Chart of Day Lengths and Time of Year at Different Latitudes
Middle latitude countries, such as the United States, receive more solar energy in the summer not only because the days are longer but the sun is nearly overhead. In the more northern states, solar measurements over a summer day have historically received 4 to 6 times more solar energy than that received in early winter days. In the more southern states the differences between summer and winter solar energy is 2 to 3 times greater in the summer than in the winter.[ii]
Insolation, Not Insulation[iii],[iv],[v]
The amount of solar energy falling on a specific geographic location is referred to as insolation—or “incident solar radiation.” On a clear day with the sun directly overhead, the most solar energy that reaches a surface on Earth is 1,000 W/m2. This maximum level has been adopted by the solar energy industry as a standard for quoting “peak power” and “installed capacity” for solar photovoltaic panels—measured in terms of kWh/m2/day.
The “actual energy” available is based on location, not on the rated capacity. This is a very important distinction. Once again, rated capacity and actual solar energy available at a location are not one and the same.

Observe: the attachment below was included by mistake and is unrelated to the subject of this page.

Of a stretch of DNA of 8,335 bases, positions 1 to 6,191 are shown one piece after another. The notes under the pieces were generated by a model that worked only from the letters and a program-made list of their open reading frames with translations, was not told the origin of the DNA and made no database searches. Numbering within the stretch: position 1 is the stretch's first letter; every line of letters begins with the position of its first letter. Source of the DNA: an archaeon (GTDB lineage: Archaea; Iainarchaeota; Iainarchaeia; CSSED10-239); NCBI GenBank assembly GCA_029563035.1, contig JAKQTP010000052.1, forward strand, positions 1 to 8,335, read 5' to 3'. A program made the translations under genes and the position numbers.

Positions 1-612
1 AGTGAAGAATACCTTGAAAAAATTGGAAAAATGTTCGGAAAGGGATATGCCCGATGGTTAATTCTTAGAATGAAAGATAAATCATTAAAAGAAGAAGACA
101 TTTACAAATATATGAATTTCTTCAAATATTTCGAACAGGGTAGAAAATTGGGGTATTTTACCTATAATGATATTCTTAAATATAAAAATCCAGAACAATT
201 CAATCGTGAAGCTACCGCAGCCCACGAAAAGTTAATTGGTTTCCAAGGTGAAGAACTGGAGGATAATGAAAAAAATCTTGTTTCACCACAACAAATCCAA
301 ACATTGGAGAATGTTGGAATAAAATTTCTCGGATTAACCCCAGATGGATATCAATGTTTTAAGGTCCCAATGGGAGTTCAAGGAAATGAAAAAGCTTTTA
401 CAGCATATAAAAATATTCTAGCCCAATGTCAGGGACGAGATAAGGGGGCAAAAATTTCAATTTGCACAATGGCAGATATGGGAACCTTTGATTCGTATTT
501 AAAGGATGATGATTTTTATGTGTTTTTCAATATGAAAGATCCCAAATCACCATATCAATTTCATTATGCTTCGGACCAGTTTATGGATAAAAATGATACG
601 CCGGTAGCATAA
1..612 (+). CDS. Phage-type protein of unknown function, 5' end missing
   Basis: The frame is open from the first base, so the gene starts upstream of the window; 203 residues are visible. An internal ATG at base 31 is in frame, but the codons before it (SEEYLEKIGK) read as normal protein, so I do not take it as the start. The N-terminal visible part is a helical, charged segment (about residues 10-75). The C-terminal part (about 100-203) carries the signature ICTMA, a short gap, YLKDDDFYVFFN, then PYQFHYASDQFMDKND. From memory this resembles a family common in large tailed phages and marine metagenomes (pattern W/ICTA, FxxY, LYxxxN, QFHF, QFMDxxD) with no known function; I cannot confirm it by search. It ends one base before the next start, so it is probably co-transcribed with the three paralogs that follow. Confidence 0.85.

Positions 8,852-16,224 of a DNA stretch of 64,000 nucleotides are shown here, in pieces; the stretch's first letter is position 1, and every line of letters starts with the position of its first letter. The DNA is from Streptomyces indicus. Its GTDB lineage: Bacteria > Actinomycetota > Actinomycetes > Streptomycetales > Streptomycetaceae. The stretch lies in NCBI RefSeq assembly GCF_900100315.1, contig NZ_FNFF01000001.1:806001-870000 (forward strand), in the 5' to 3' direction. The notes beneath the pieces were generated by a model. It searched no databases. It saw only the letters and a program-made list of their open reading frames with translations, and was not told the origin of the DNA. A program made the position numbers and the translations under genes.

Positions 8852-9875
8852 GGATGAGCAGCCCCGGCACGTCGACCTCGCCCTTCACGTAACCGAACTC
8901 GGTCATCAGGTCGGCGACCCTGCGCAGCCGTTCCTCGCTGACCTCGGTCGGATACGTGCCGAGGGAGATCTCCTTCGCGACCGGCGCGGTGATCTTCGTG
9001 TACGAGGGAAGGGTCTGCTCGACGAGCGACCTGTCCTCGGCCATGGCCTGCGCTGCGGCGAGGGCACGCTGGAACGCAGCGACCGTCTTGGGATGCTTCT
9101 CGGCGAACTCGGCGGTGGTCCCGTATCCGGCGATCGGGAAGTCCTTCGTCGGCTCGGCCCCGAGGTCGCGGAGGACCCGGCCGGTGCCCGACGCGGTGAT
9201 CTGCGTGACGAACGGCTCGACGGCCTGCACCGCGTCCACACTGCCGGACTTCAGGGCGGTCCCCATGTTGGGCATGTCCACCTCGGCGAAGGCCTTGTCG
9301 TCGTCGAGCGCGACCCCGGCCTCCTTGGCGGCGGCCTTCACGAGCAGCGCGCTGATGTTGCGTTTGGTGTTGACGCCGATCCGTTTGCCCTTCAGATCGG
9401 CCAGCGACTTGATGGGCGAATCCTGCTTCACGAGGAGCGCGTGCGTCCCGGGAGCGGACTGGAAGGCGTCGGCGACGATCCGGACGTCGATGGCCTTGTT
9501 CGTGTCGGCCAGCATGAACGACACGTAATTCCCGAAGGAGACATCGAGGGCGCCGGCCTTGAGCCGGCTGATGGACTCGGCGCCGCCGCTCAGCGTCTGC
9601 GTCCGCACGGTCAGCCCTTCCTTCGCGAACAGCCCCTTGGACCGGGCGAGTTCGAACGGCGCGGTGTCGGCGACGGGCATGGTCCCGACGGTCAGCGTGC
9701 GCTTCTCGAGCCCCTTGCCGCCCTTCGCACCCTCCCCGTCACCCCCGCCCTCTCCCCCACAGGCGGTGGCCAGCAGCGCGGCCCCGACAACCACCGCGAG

Each geographic location on Earth will have a different set of insolation values—both averaged and seasonal. As you would expect, locations closer to the Equator receive greater solar radiation than at the North/South Poles. The greater the latitude, the less solar energy reaches the surface, the less the insolation number. In Anchorage, Alaska, at about 61o north latitude, the average annual insolation is 2.09 kWh/m2/day, and in Miami, Florida, at about 25o north latitude, the average value is 5.26 kWh/m2/day. There is considerably more solar energy available closer to the Equator than at the extremes.